Pain medication has been associated with fractures. We found higher weight in paracetamol and non-steroidal anti-inflammatory drugs (NSAID) users and lower vitamin D levels in opioid and acetylsalicylic acid users. None of the pain medications influenced bone mineral density or loss. NSAID were associated with an increased fracture risk.
Introduction: To study the effects of use of paracetamol, non-steroidal anti-inflammatory drugs (NSAID), acetylsalicylic acid (ASA), and opioids on bone mineral density (BMD) and risk of fractures.
Methods: Two-thousand sixteen perimenopausal women followed for 10 years as part of a partly randomised comprehensive cohort study on hormone therapy (HT). BMD was measured at baseline and after 10 years by DXA (Hologic).
Results: Paracetamol users were heavier (70.4 ± 13.4 vs. 67.7 ± 11.9 kg, 2p < 0.01) than non-users. NSAID users were heavier (71.6 ± 15.6 vs. 67.8 ± 11.9 kg, 2p = 0.04) than non-users. ASA users had lower 25-hydroxy-vitamin D (25OHD) levels (21.9 ± 9.3 vs. 25.3 ± 12.4 ng/ml, 2p < 0.01) than non-users. Opioid users had lower 25OHD (21.4 ± 8.4 vs. 25.2 ± 12.3 ng/ml) and lower intake of vitamin D (2.2 ± 1.1 vs. 3.1 ± 3.0 μg/day, 2p < 0.01) than non-users. Despite these differences, no baseline differences were present in spine, hip, forearm or whole body BMD. Over 10 years, no differences were present in BMD alterations except a small trend towards a higher BMD gain in the spine in users of paracetamol, NSAID, ASA, and opioids compared to non-exposed. After adjustment, NSAID exposed sustained more fractures (HR = 1.44, 95% CI 1.07-1.93) than non-users. For users of paracetamol and opioids, a non-significant trend towards more fractures was present after adjustment. For ASA users, no excess risk of fractures was present.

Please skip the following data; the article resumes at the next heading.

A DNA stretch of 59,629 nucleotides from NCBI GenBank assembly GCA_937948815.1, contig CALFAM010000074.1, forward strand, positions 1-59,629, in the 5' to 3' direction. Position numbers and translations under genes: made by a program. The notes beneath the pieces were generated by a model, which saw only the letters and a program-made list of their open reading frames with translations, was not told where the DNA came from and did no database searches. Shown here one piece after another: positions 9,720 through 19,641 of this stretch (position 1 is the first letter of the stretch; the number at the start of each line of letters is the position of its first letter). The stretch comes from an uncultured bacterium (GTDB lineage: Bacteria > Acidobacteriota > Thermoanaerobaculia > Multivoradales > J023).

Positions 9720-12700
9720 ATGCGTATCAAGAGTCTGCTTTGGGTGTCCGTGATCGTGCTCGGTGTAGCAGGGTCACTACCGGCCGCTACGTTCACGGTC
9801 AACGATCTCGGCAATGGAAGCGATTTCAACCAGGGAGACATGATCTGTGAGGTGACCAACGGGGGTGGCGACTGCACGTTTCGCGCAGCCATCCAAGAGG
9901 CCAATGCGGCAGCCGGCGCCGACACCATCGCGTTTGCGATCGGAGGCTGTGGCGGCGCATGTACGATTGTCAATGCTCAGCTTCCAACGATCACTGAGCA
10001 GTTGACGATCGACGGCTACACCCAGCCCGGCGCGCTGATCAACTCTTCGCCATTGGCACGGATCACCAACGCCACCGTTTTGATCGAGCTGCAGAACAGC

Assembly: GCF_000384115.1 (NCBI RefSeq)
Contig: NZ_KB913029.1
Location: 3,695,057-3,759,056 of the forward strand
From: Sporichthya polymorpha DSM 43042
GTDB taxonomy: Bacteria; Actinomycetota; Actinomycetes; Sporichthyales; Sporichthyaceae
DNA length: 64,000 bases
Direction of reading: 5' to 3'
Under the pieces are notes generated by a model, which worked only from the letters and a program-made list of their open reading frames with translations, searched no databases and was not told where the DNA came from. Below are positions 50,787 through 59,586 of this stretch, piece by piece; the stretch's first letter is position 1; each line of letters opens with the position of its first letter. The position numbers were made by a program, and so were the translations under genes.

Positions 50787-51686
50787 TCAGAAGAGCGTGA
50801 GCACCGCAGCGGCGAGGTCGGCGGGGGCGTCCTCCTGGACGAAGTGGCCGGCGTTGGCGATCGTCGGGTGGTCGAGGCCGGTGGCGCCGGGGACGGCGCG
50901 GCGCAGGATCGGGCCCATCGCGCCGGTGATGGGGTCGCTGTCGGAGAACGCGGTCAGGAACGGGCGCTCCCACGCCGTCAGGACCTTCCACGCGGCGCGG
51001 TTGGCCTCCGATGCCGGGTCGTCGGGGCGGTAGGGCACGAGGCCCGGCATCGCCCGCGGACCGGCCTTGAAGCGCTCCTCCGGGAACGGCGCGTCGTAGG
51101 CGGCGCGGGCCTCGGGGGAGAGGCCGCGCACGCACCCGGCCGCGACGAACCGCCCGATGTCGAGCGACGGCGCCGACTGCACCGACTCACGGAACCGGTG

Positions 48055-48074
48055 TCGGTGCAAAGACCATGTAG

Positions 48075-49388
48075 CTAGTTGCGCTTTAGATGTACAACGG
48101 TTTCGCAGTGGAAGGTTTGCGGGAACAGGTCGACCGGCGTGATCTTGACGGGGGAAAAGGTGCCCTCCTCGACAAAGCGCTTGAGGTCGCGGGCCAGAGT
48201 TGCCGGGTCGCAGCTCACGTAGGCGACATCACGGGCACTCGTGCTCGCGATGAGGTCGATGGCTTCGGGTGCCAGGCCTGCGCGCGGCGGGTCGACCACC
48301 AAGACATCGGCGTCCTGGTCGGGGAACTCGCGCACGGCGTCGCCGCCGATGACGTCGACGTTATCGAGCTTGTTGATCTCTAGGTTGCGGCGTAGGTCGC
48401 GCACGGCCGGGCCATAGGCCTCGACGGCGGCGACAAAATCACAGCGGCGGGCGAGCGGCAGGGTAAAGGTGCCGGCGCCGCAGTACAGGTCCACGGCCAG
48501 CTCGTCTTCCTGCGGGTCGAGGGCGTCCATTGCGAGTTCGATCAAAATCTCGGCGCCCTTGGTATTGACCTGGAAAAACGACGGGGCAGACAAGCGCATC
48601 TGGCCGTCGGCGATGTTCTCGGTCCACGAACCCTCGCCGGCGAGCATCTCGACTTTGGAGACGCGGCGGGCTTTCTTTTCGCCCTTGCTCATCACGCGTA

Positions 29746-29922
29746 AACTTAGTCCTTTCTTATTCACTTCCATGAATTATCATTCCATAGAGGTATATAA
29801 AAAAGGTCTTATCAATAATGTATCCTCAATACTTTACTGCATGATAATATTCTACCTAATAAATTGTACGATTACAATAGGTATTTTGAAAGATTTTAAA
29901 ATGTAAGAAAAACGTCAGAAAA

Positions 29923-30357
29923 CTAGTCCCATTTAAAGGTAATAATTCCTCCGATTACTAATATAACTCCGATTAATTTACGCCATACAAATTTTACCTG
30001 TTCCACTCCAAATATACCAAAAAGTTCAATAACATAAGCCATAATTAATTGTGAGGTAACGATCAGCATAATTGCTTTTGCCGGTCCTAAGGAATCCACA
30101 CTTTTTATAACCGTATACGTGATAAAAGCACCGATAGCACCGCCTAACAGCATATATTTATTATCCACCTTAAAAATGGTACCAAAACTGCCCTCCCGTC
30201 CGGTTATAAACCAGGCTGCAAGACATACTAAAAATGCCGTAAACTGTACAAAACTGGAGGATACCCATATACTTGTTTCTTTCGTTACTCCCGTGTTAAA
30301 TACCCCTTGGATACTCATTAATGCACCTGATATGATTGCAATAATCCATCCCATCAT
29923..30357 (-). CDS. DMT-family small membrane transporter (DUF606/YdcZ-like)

Conclusion: Significant differences exist between subjects exposed to pain medications and non-users. Despite an absence of an effect over time on BMD, users of NSAID experienced more fractures than expected. The reasons for this have to be explored in further studies.